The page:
Draco is in the common room, bragging to Greg and Vince about some potion his father is going to let him brew this summer. Theo keeps his eyes straight ahead as he walks across the room, but he still gets a remark from Draco about how he wishes he could brew that potion.

Theo nods and says nothing more, but his back bristles from the insult of Draco’s eyes on it, and he only relaxes when he’s up in the Owlery watching his grey bird take wing with the letter.

Things are going to change.


“Mr. Potter. I need to speak with you, please.”

Harry turns around, blinking. He’s spent most of the afternoon since he left the Slytherin dorms with Ron and Hermione, and he hasn’t seen Professor Snape or Dumbledore anywhere. That suits him. He doesn’t want to listen to them about how he has to go back to the Dursleys for three days.

Snape is walking along the corridor with that frown that scatters people out of the way, only there’s no one here but them. Harry wonders absently if his face is just stuck in that frown and he forgets it’s there.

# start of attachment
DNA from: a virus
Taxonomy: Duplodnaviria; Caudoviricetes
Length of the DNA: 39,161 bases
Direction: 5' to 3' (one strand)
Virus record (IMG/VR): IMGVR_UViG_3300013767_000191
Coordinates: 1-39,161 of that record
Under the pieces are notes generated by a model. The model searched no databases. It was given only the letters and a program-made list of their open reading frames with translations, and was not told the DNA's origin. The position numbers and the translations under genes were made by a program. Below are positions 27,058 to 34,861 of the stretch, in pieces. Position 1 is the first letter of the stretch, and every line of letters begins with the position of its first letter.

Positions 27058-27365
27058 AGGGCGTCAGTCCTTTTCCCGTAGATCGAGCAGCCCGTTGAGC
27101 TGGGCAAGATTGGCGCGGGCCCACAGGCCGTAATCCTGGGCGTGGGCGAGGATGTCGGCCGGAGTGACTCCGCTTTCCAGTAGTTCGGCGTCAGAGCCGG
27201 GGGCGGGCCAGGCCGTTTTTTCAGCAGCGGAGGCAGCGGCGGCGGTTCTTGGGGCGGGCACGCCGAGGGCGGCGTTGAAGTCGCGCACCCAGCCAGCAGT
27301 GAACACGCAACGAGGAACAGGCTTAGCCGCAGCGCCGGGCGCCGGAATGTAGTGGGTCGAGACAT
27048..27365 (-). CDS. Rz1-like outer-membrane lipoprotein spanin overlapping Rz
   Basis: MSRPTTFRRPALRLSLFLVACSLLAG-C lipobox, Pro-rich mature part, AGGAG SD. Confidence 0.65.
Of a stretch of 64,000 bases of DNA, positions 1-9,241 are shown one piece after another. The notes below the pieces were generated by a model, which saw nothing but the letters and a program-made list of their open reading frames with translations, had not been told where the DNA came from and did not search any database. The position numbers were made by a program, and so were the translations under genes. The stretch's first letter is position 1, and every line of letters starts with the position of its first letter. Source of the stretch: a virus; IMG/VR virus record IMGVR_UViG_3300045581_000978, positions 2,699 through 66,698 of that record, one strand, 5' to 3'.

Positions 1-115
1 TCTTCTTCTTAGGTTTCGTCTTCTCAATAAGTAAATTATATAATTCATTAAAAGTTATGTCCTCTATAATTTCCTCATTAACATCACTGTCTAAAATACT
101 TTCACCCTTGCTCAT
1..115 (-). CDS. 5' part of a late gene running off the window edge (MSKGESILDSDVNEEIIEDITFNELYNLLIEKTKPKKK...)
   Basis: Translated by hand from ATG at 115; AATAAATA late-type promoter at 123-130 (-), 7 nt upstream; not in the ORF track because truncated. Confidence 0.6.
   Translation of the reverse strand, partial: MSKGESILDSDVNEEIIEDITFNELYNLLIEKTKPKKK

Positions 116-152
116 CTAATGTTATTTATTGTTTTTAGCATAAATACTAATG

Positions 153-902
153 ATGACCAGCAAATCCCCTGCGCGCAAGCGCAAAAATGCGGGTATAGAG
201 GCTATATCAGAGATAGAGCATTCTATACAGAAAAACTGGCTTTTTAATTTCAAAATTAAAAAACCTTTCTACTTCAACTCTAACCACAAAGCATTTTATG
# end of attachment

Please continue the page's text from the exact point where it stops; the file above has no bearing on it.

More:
Then Snape stops in front of him, staring down, and Harry has his answer. The scowl is slowly disappearing. There’s a narrow, searching gaze there instead, as if Harry is an interesting potion.

“Do you believe me when I tell you that the Ministry will remove you from the Dursleys’ care?” he asks softly.

Harry fidgets with the edge of his sleeve, making Snape eye him sharply. But no, the truth is, Harry doesn’t believe him. Snape always does what Dumbledore wants. Harry was grateful for that at the start of the year, when Dumbledore said he and Ron wouldn’t be expelled for stealing Mr. Weasley's flying car. But now, it’s terrible.

“Why not?” Snape asks.

“Because it never changes.” Harry knows his voice is whiny but he doesn’t care. “People say it will, and then they talk to the Dursleys, and the Dursleys make everyone think they’re normal and everything is all right, and nothing changes.”

Snape barks a laugh in a way that makes a small Hufflepuff who is about to turn the corner whirl away again and run straight for their common room. “You think I am as easily fooled as Muggle teachers and policemen? No. I know the truth. That means I will not stop until it changes.”

“But Dumbledore—”

“He cannot stop me.”